Focus: Protein Physics of Pruney Skin

Published January 24, 2014  |  Physics 7, 8 (2014)  |  DOI: 10.1103/Physics.7.8
+Enlarge image Figure 1
M. Evans/Univ. of Erlangen

Sensitive skin. Computer model of the structure of helical keratin filaments shows the closely packed state for dry conditions. When skin absorbs water, the helices stretch out, and the lattice expands. A thermodynamic model shows how and why expansion and contraction occur. (See video below.)

M. Evans/Univ. of Erlangen

The tightly packed keratin structure expands as it absorbs water and contracts as it dries out.

Your skin soaks up water when you bathe, which may partially explain wrinkly fingers. This absorbent property of skin may stem from the unique packing of protein filaments in skin cells, and now two theorists have developed a complete thermodynamic model for the hydration and expansion process, as they report in Physical Review Letters. This reversible process harnesses a balance between filament expansion induced by excess water and contraction driven by a springlike tension as the filaments are stretched, the researchers found. The model’s predictions agree with experimental data, and the findings could help researchers better understand how skin diseases work and help them devise durable or water-absorbent materials.

Skin has the remarkable ability to absorb water, increasing its volume substantially and then reverse the process as it dries, without any ill effects. This property serves several functions, one of which is to regulate the level of hydration inside the body. The swelling and absorption of water occur in the outermost skin layer, which is made of dead cells called corneocytes that are stacked in layers like bricks. Corneocytes are filled with a stiff network of filaments made of a form of the protein keratin. In 2011, Myfanwy Evans, then a graduate student at the Australian National University (ANU) in Canberra, working with ANU’s Stephen Hyde, used geometric modeling to propose a structure for these filaments (the so-called sigma-rod packing). In the model, each filament is a long helix pointing in one of four directions in space, and they interpenetrate to form an orderly, three-dimensional lattice. This structure could increase its volume by five times when the helices stretch out [1].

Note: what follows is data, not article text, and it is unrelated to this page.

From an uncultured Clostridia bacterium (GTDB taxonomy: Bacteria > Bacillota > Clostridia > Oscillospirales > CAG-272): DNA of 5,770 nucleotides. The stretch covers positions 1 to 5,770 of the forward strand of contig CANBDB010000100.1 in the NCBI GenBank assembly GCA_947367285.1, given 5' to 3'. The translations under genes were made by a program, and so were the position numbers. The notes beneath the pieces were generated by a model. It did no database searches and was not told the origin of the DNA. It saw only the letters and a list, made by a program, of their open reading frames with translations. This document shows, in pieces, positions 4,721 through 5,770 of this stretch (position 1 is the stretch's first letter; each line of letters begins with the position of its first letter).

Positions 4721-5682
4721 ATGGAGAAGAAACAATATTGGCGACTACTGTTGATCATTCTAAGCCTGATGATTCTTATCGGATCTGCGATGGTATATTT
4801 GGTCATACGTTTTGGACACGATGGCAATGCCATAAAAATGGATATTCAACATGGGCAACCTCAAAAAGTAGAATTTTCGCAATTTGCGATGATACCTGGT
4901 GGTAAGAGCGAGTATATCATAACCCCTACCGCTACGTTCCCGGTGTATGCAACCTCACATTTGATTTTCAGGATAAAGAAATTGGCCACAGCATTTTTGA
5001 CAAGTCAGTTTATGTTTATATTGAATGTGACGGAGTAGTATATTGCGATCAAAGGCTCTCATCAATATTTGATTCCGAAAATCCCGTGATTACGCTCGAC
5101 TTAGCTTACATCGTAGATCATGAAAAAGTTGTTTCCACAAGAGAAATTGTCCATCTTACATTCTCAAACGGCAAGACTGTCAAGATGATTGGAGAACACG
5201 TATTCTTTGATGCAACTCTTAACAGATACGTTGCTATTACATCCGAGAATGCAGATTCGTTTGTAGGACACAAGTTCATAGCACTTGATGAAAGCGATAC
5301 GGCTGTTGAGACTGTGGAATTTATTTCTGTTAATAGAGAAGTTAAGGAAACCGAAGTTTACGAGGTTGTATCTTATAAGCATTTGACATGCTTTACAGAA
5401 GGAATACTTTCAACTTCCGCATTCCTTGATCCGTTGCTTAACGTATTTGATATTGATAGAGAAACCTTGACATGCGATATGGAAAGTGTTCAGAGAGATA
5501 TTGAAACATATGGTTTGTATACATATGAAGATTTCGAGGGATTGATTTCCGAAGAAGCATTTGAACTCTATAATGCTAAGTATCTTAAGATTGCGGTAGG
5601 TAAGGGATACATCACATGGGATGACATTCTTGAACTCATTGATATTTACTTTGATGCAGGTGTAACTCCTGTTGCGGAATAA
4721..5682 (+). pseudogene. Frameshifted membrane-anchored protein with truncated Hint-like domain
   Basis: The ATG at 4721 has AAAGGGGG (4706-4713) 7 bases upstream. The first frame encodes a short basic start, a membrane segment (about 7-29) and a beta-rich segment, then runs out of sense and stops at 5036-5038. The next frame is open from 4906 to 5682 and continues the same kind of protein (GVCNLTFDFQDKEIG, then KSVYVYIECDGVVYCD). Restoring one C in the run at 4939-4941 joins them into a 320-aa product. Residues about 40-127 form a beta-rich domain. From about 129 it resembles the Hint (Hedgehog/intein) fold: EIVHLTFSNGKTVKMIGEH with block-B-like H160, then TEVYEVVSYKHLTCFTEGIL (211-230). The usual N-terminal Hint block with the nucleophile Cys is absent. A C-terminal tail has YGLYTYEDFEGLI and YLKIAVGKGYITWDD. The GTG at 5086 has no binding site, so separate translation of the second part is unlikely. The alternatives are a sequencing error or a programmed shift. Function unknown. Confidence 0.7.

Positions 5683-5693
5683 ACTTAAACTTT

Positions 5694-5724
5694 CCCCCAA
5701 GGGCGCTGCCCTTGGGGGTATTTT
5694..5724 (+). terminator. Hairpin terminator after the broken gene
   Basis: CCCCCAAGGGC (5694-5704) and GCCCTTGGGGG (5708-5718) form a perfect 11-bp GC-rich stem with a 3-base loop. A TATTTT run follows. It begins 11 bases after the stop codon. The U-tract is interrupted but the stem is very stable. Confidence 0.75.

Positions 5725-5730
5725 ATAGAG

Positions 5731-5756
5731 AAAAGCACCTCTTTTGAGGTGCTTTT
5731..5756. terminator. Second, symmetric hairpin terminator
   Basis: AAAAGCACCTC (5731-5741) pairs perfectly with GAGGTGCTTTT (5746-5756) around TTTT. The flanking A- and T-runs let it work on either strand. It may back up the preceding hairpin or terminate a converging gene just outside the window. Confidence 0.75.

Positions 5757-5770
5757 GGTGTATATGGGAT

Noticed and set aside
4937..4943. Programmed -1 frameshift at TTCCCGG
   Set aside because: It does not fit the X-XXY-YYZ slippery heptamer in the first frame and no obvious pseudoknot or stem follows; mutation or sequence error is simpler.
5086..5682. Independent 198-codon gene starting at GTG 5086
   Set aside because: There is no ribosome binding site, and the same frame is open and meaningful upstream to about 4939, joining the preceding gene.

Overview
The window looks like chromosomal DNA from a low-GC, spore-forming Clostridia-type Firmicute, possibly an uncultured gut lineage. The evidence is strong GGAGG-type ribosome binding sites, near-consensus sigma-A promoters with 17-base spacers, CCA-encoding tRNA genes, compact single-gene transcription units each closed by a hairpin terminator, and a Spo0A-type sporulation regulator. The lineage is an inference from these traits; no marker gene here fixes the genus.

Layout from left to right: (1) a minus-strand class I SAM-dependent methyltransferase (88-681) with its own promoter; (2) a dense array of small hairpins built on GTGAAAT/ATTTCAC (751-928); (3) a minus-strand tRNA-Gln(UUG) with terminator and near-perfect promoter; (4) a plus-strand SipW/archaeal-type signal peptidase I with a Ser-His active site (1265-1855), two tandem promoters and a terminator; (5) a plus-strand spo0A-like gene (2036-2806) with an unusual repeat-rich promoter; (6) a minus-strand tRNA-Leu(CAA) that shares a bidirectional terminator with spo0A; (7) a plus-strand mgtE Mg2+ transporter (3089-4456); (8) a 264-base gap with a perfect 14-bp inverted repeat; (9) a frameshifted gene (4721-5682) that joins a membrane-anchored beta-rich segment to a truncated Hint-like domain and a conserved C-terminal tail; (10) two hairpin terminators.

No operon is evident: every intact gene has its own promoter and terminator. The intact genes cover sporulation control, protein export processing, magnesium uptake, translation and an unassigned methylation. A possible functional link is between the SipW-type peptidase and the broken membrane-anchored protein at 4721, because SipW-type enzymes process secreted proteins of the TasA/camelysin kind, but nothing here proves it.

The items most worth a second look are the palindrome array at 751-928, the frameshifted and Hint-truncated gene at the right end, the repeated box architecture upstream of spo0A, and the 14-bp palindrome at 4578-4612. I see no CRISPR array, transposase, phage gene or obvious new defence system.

Evans, now at the University of Erlangen, and Roland Roth of the University of Tübingen, both in Germany, have now taken the next step—confirming that the structure actually could help skin cells swell and shrink and learning how the process might work. They developed a thermodynamic model that describes how the system’s energy varies as the network’s spacing and helices’ sizes change. The researchers first calculated the filaments’ solvation free energy—essentially, the system’s willingness to absorb water—as the helices stretch and found that this energy decreases, meaning that the structure is inclined to expand and absorb water.

But some other force must eventually act in opposition to reverse the system’s expansion, Evans and Roth reasoned, since the process reverses easily in real cells. Inspired by previous filament elasticity measurements [2], they realized that the tension in a stretched filament could provide the counteracting force. As with a spring, the more you stretch a filament, the larger the elastic energy. The researchers calculated this energy and added it to the solvation free energy to get the total mechanical energy associated with expansion and contraction.

The team then produced a sort of energy “landscape,” a surface whose height represented energy and whose two horizontal coordinates were the helix spacing (or lattice size) and the helix radius. They identified a range of values where the energy was at or near its minimum, and this “energy valley” turned out to be roughly trough-shaped. Evans and Roth propose that as the filament structure swells and shrinks, it always remains within this valley as it moves between the two extreme states at opposite ends of the trough. The researchers conclude that the keratin filaments’ geometry must be crucial to skin’s response to water because it keeps the system in an energy range that enables but also curbs expansion. The team also predicted the fraction of the volume occupied by keratin (as opposed to empty space or water) at the two extremes and found that it went from 11% to 38%, close to the range of 1535% that Evans and Hyde had calculated from experimental data.

This “pioneering work” yields valuable insight into skin function at intermediate scales, between macroscopic and molecular, says Lars Norlén of the Karolinska Institute in Stockholm. He says researchers need this so-called mesoscale information to understand the mechanisms of, and thus devise new treatments for, dermatitis and other skin diseases involving abnormal skin moisture. Researchers could also create cloths or durable building materials that exploit skin’s mesoscale properties, he says.

–Puneet Kollipara

Puneet Kollipara is a freelance science writer in Washington, DC.


  1. M. E. Evans and S. T. Hyde, “From Three-Dimensional Weavings to Swollen Corneocytes,” J. R. Soc., Interface 8, 1274 (2011).
  2. D. S. Fudge, T. Winegard, R.H. Ewoldt, D. Beriault, L. Szewciw, and G.H. McKinley, “From Ultra-Soft Slime to Hard  α-Keratins: The Many Lives of Intermediate Filaments,” Integr. Comp. Biol. 49, 32 (2009).

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